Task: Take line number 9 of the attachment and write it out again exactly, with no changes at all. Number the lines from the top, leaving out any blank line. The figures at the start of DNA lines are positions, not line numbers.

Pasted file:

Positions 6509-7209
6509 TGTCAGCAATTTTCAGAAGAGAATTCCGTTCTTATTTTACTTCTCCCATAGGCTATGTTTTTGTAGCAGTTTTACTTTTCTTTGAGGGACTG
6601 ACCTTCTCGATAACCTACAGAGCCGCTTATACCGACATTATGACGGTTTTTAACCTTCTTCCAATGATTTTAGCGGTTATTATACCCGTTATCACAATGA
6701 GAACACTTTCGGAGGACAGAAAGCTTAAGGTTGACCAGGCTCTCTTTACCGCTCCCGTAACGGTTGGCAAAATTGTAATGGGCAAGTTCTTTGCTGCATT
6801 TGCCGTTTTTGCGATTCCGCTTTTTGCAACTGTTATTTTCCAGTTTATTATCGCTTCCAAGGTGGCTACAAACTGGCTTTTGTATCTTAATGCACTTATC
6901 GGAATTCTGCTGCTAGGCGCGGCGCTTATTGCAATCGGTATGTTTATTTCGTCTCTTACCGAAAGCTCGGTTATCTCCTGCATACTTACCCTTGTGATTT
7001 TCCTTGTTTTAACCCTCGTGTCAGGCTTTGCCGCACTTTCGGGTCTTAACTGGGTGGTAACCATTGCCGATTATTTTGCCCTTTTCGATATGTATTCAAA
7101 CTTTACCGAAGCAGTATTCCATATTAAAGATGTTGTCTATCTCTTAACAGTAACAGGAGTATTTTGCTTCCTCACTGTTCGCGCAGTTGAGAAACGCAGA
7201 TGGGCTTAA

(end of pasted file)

7201 TGGGCTTAA